More wine, vicar? Modus Operandi by Wild Beer Co
Have you ever enjoyed a glass of beer and thought to yourself ‘this is delicious, but I wish it tasted a bit more like wine’?
(I’m ignoring all those cries of ‘no’. This is going somewhere. Stick with me.)
Well, you’re in luck! Because Modus Operandi is just what you need in your life.
Modus Operandi is the first beer that Somerset-based Wild Beer Co ever produced and it’s brilliantly named for a brewer that consistently tries to push the boundaries with everything it produces.
Like their output or not (and we do, a great deal), it is never anything less than interesting. Describing Modus Operandi is like going down a checklist of all the things that make Wild Beer Co such a fascinating brewer to investigate: it’s is also a delightfully apt name.
First things first, Modus Operandi is a sour. And a ‘traditional’ sour at that, with the unique flavour profile brought on by using wild yeasts in the production process.
That process is slow, taking at least 90 days to work and making your mouth pucker in wholly different ways to the cheaper, faster (but still tasty) kettle-souring process.
As a result the flavours on offer here would be deeply complex – with cherry fruit hiding behind the sour tang that first hits your palate – even before we get into the impact that the barrel has on the beer.
Barrel-aged and beautiful
Modus Operandi is aged in oak, which not only likely helps the souring process, but imparts a whole new world of flavours that most people don’t even associate with beer at the same time.
Keeping beer in barrels is nothing new. Since we first started making beer, we’ve needed somewhere to keep it. Even the now world-conquering IPA was first designed to stay tasting great after prolonged stays in barrels as beer was shipped across the globe to the far-flung reaches of the British Empire.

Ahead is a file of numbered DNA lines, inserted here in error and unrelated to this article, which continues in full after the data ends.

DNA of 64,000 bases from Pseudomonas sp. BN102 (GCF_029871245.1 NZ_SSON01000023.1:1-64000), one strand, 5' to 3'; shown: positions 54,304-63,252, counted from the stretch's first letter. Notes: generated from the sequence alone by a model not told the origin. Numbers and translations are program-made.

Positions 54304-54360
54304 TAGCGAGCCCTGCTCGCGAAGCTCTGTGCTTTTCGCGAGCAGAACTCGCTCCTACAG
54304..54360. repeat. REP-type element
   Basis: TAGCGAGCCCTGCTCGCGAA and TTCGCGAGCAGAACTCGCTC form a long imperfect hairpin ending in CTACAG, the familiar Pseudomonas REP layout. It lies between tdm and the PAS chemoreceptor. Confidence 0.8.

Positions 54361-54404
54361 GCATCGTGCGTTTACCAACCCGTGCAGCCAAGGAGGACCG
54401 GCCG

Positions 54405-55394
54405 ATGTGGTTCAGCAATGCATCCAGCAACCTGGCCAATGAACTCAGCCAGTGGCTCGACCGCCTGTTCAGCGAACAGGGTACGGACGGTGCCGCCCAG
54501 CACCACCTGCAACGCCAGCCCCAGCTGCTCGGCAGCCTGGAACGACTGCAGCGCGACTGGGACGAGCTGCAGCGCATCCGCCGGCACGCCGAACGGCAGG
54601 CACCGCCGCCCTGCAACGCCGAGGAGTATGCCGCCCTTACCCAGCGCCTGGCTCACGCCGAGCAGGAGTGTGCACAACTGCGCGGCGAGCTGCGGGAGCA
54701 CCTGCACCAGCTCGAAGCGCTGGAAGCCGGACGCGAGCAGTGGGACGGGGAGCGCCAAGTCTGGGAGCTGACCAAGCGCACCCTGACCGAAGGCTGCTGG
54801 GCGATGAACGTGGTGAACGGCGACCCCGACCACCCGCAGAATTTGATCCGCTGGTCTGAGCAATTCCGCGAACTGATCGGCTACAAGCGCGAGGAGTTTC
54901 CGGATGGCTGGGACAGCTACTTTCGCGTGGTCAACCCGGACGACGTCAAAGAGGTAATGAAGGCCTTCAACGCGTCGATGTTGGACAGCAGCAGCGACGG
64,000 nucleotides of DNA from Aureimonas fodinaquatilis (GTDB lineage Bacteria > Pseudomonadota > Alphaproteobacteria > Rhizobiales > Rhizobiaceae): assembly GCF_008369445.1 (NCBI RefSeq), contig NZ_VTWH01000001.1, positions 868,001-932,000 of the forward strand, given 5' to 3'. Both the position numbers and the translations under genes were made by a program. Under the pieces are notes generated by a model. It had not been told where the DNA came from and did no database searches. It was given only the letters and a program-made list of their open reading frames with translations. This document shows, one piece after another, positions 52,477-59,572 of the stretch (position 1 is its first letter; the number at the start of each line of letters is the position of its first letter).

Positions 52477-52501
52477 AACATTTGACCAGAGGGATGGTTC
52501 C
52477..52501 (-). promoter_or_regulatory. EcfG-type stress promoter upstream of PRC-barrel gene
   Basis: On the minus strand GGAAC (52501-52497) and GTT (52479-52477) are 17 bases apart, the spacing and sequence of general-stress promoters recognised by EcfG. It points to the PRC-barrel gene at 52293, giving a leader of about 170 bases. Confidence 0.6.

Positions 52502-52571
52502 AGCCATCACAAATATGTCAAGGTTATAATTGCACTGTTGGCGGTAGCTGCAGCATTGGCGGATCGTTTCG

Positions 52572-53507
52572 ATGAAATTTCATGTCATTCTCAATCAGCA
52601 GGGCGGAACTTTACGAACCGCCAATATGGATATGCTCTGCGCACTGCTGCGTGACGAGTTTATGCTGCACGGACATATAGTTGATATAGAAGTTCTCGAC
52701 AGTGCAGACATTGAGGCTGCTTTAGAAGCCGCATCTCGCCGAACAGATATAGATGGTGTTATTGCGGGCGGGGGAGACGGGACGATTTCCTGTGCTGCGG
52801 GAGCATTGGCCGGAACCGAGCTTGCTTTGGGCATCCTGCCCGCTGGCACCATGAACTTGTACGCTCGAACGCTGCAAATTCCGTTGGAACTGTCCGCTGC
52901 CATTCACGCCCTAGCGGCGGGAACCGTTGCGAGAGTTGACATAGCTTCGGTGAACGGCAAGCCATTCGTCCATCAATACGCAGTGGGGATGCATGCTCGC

But the practice of ageing it in barrels – of keeping it locked away on purpose to shape what comes out at the other end… Well, that’s definitely not new either, but its certainly less common than the IPA.
And understandably so: modern beer is meant to be drunk fresh, by and large. Hops lose flavour over time and old beer typically means it’s had more exposure to the oxygen that just ruins everyone’s fun.
Ironically enough, this method of making beer is one of the oldest of all, so it might be more accurate to say that stale, rather than old, beer is to be avoided. Aged beer.. now, that’s a different story.
There are a few reasons why it’s not more prevalent, and time and expense are only part of it.
You need a beer that can take the barrel ageing, for one thing. Your average mass-produced brand isn’t going to benefit much from the process.
Unsurprisingly – because if it wasn’t we wouldn’t have gotten this far anyway – Modus Operandi is very much a beer that can take it.
The time in those barrels gives an oakiness to its flavour.
Hard to picture those flavours in a beer? Then think of wine instead – anyone who’s ever noticed the vanilla notes running through that quintessential Spanish red wine, Rioja, may notice the same things going on here.
All this discussion of souring and ageing belies the complex flavours that hide behind those very forward-facing first impressions.
Spend some time letting it sit on your tongue and you’ll find hints of cherry and other all sorts of other red fruits coming through – tart, tangy red fruit though. Don’t come here expecting sweetness!
Make no mistake, Modus Operandi is a complex beer. It has more than a little wine DNA in its ancestry, with all the associated intricacies of flavour and aroma that you’d expect.
As Wild Beer Co appropriately point out, it’s ‘an exercise in patience’. Modus Operandi is a beer to lose yourself in; to savour and really explore. You’d be doing yourself, and the beer, a disservice if you didn’t.
Sour red ale
Brewer: Wild Beer Co
Like this? Try any Tempus project beer by Beavertown, or Redwood 2017, also by Wild Beer Co